- ensure all staffs' personal values match the organisation's values
- ensure managers, team leaders and supervisors have not only technical skills for their roles but also emotional intelligence (self awareness, awareness of others, humanity, compassion etc), interpersonal and communication skills, interest in their staff and concern for their wellbeing and passion – for the organisation, for the role, for the work, for the staff
- require all staff, regardless of their role, to consistently model and reflect the organisation's core values
- view staff as treasures and treat them with respect
- develop systems and processes to identify staff in positions of authority who misuse their formal power and deal to those behaviours; develop safety mechanisms to protect staff from inappropriate management
- manage staff who have lost their interest in their jobs, their organisation or their way in general; support them to get their interest back or find alternative, more satisfying employment options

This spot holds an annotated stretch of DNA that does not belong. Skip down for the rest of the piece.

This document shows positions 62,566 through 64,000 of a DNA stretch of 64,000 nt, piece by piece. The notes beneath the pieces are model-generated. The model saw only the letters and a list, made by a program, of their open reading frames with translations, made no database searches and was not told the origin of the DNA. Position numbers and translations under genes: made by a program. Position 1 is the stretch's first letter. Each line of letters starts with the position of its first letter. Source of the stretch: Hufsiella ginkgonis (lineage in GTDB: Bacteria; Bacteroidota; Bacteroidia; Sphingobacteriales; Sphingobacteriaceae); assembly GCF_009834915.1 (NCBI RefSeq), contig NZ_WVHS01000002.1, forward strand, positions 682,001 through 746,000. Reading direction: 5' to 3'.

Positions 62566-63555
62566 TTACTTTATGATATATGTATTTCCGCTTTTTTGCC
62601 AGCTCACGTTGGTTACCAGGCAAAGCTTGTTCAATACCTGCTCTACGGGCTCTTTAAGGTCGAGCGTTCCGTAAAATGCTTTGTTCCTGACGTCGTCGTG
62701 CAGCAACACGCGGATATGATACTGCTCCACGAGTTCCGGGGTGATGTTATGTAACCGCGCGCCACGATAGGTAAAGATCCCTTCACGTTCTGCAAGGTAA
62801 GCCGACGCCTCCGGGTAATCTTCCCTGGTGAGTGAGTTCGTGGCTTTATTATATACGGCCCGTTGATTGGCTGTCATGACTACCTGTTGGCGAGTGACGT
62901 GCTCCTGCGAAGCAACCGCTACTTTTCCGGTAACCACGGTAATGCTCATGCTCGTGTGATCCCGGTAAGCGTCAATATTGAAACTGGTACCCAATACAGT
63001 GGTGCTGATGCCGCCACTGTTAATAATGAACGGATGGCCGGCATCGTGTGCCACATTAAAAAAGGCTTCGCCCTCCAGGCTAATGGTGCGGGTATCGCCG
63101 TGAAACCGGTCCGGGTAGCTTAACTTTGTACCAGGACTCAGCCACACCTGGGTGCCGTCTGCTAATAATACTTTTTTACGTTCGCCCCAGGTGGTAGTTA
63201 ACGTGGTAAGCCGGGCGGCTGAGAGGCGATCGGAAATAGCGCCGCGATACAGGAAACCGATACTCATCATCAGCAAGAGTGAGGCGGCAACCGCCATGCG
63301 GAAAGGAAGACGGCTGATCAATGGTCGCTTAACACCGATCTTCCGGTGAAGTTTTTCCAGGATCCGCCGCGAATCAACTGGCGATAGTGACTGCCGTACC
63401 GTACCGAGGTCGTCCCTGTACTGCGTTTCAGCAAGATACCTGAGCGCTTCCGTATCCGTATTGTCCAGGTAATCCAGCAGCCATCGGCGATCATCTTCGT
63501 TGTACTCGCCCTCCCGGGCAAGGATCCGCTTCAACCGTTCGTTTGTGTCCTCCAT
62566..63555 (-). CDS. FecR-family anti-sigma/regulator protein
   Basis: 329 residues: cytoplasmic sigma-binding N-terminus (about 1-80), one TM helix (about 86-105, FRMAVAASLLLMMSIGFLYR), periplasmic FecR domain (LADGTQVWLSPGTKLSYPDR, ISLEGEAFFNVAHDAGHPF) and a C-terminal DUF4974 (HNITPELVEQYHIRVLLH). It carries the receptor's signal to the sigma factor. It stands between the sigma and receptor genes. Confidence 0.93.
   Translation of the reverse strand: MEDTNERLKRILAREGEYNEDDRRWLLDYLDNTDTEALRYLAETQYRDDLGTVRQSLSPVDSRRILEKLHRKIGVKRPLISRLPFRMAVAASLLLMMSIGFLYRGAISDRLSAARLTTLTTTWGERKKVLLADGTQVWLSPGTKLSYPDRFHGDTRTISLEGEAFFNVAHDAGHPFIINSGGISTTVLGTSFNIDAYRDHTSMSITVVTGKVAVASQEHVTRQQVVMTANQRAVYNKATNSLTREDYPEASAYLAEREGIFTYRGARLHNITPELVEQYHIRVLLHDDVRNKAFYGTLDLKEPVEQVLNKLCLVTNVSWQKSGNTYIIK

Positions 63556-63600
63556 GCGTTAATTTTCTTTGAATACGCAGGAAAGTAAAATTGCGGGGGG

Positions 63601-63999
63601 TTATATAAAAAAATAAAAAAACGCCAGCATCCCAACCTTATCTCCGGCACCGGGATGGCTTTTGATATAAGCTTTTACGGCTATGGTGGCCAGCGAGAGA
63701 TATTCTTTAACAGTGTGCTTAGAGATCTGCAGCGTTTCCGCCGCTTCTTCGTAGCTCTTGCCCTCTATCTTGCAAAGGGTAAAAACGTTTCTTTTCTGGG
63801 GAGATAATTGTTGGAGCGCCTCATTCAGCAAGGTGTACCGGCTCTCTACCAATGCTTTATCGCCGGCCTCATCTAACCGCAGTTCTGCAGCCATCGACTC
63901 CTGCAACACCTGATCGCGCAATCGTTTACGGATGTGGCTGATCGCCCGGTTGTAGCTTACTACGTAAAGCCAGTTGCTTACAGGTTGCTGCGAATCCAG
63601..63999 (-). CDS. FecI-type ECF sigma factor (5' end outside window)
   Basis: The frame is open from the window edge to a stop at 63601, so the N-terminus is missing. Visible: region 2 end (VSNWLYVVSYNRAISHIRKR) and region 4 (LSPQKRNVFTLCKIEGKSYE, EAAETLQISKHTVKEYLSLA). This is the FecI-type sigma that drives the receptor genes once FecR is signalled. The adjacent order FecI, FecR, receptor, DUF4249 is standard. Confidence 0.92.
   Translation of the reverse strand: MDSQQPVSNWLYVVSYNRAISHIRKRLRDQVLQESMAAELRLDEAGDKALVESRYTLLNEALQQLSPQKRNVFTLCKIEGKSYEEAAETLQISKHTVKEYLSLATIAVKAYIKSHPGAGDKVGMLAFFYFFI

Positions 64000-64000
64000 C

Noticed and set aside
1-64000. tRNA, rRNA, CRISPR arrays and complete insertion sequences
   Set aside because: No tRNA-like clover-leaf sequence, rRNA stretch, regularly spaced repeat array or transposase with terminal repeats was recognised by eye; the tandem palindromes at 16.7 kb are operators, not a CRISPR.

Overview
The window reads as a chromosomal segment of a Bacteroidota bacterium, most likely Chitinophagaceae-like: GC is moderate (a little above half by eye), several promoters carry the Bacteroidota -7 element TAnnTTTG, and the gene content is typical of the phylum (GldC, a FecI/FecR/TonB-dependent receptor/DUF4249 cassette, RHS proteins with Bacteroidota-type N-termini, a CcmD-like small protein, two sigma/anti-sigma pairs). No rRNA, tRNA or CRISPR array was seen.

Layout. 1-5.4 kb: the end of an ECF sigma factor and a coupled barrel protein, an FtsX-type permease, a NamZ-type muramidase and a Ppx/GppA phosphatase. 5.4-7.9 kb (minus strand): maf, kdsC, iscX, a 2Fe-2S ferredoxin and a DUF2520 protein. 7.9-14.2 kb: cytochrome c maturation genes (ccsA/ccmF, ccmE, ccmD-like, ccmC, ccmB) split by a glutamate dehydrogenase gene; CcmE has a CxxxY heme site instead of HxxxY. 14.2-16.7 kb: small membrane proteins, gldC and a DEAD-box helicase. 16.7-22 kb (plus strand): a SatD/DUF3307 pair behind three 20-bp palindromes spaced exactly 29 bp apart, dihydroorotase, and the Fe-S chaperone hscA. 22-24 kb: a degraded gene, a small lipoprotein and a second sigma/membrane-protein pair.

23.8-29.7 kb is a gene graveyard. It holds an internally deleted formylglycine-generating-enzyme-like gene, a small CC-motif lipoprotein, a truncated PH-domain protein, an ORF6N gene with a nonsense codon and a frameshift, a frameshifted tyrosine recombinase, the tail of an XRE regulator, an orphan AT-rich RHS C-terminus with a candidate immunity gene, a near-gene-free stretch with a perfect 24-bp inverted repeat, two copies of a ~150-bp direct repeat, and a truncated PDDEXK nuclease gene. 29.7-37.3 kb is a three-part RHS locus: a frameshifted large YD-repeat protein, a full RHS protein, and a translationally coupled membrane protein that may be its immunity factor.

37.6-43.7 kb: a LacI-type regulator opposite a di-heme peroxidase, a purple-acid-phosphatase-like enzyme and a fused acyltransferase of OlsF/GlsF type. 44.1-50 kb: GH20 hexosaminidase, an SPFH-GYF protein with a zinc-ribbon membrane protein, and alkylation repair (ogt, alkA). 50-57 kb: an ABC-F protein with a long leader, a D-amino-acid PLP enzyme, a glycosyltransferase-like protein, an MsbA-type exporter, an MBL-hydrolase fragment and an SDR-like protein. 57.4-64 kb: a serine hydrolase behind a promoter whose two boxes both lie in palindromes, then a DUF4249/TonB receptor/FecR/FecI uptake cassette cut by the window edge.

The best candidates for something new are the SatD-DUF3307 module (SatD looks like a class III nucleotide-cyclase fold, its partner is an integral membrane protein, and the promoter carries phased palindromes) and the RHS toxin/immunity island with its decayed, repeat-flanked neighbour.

The loss of organisational heart is a preventable condition. It can be reversed with a desire to be a healthy organisation; a willingness to instigate an appropriate regime of specific interventions over a period of time and a commitment to constant monitoring and adjustment.
It is time to give healthy, positive organisations the equivalent of the Heart Foundation's tick. For the organisations that have heart disease, a health warning could be issued to people who may wish to join it: exposure to this environment may be toxic and damaging to your health – extreme caution is advised.
Sue Dwan, Dwan & Associates Ltd © www.dwanandassociates.com